Progressives Just Lost Part Of Their Housing Platform In Colorado
Progressives in the Colorado legislature lost part of their housing agenda on Wednesday as other Democrats joined Republicans to reject a renters’ rights bill.
House Bill 20-1141 would have limited the late fees that landlords can charge, and it would have granted an eight-day grace period for late rent.
"Many people are being led to a cycle of debt, and homelessness even, because of exorbitant late fees,” said state Rep. Yadira Caraveo, who co-sponsored the bill with state Rep. Serena Gonzales-Gutierrez and state Sen. Julie Gonzales, all Democrats.
Other Democrats’ skepticism was evident throughout the hearing at the House Business Affairs & Labor Committee.
“They signed it knowing what was going to happen on the third day?” Democratic state Rep. Tom Sullivan asked one speaker.
An attorney for Colorado Legal Services described one client who was facing $600 of late fees on top of a $2 late fee. Other advocates said they had encountered late fees ranging up to 100 percent of their monthly rent. There are no Colorado laws specifically governing late fees.
“We know that evictions create a domino effect,” said Aubrey Hasvold of the Colorado Coalition for the Homeless. “There's so many of us living paycheck to paycheck, and emergencies happen.”
Landlords and property managers argued that the bill would erode one of their most important powers.
“We’re teaching residents to be late, every single month," said Aquino Cheatem Laughlin, an opponent of the bill. "Once you’re paying on the 10th, you’re going to pay on the 10th the next month."
Landlords argued they have to meet their own mortgage payments and utility bills on time.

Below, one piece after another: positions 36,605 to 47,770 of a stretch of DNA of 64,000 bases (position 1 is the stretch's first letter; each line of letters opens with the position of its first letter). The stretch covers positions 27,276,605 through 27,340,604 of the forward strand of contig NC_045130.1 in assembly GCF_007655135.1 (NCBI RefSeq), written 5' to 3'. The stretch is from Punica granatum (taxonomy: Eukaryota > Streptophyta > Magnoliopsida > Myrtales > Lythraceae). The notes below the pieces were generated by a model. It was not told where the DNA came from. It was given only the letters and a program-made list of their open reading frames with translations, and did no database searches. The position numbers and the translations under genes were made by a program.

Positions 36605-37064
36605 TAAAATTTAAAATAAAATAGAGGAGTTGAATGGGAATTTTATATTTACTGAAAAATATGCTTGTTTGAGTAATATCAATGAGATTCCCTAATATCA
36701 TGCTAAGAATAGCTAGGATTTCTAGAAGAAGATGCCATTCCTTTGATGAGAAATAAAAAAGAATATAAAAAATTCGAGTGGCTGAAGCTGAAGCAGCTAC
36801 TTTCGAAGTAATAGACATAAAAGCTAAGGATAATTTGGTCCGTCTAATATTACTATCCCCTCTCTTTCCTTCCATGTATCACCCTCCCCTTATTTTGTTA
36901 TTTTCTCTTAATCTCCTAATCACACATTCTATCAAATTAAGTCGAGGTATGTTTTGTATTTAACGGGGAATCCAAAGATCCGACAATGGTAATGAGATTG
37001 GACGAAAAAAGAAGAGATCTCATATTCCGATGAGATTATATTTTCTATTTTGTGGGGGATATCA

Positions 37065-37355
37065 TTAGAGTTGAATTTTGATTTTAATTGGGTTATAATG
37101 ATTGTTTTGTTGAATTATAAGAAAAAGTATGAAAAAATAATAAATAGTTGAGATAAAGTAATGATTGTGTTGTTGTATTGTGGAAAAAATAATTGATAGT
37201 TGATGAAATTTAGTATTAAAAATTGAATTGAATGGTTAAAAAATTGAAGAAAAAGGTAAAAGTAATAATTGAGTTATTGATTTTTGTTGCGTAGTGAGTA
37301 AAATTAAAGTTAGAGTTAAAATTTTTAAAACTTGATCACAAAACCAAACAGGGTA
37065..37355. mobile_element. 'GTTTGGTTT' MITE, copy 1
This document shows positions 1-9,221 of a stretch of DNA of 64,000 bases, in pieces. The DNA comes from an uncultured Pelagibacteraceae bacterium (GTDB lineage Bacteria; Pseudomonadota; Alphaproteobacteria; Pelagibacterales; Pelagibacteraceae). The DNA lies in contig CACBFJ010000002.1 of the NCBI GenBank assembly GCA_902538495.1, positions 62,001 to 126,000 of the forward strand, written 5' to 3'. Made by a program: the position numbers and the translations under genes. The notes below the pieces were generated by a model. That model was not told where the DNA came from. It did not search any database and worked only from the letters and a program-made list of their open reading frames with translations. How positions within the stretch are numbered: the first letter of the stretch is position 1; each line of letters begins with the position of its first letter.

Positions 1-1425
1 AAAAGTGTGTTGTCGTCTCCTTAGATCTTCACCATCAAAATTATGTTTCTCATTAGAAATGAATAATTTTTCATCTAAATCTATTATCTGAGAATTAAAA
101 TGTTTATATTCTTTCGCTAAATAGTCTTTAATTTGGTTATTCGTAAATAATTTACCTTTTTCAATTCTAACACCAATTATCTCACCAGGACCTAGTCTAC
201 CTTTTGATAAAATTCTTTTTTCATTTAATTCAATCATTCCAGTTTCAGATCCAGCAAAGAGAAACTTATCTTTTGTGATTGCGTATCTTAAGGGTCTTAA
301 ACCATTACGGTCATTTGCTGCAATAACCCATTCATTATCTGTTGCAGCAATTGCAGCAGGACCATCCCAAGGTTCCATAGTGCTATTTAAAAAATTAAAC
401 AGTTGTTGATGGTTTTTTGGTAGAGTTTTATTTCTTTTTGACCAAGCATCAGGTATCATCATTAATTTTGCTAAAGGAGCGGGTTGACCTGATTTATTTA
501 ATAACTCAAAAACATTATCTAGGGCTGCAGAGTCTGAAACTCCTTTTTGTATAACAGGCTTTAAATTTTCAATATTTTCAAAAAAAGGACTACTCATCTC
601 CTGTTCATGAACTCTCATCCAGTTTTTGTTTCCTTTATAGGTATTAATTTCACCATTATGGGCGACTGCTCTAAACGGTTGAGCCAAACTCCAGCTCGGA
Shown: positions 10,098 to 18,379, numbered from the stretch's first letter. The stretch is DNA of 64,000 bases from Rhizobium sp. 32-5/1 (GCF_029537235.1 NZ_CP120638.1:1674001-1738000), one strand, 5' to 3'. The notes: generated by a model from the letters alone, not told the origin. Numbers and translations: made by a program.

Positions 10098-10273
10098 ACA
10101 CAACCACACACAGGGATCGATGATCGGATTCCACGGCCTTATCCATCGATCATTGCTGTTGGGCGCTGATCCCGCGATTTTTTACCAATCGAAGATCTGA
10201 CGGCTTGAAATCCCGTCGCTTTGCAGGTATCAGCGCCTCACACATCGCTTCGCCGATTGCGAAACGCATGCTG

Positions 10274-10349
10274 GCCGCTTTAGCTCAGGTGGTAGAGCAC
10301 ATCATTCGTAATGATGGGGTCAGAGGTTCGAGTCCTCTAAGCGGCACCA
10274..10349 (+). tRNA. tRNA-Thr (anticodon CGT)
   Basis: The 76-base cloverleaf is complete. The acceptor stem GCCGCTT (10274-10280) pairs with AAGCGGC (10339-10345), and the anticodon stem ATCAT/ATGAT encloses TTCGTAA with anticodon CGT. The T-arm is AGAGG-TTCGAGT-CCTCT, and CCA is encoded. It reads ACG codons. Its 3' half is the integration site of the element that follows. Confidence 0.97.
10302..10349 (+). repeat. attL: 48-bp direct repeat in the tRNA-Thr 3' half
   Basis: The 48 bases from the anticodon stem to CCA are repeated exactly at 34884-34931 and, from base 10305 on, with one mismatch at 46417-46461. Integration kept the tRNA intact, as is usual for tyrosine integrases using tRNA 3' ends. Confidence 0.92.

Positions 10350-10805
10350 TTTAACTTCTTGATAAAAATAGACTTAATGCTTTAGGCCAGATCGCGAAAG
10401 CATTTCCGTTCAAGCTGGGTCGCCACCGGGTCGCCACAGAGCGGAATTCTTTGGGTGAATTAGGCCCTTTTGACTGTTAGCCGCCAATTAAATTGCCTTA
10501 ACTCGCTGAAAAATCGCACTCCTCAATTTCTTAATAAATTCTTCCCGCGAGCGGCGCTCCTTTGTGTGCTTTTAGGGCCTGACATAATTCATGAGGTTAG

Annemarie Lunde manages properties for out-of-state owners. If late fees were compromised, she warned, they would be forced “to sell their investment property, because the cost to hold will be too great.”
The average Colorado landlord charges a $79 late fee — about 7 percent of the average rent, according to research by Colorado Apartment Association. The revised bill would have cut that to 5 percent, with only one late fee allowed per payment.
Democrats on the committee said they were worried about side effects for low-cost housing, especially mobile home parks. Would they charge higher security deposits instead, or require automatic deposits?
“Those are the people on the ground who are providing affordable housing,” Democratic state Rep. Marc Snyder said.
The sponsors argued that they were aiming at “bad actors” who charge exorbitant fees and currently face no specific limits. People with low incomes often have little choice but to sign onto unfair contracts, supporters argued.
The bill also would have changed utility bills by eliminating the practice of landlords dividing up one big monthly bill among all tenants.
That was a reaction to complaints about unpredictable utility billing — for example, a neighbor's high water use could drive everyone's bills up. Landlords use the common billing approach for older rentals that don't have individual meters.
Under the bill, landlords could still have passed on utility costs by building them into the rent. That would be more predictable for tenants, while landlords would lose month-to-month flexibility.
Other housing bills are still alive, including:
- HB20-1332: Landlords would be required to accept "Section 8" housing vouchers and other sources of income.
- HB20-1201: If a mobile home park is sold, its residents would have a chance to buy it.
- HB20-1009: Court records of incomplete evictions would be suppressed.
- SB20-108: Landlords would not be allowed to ask about or disclose tenants' immigration or citizenship status.
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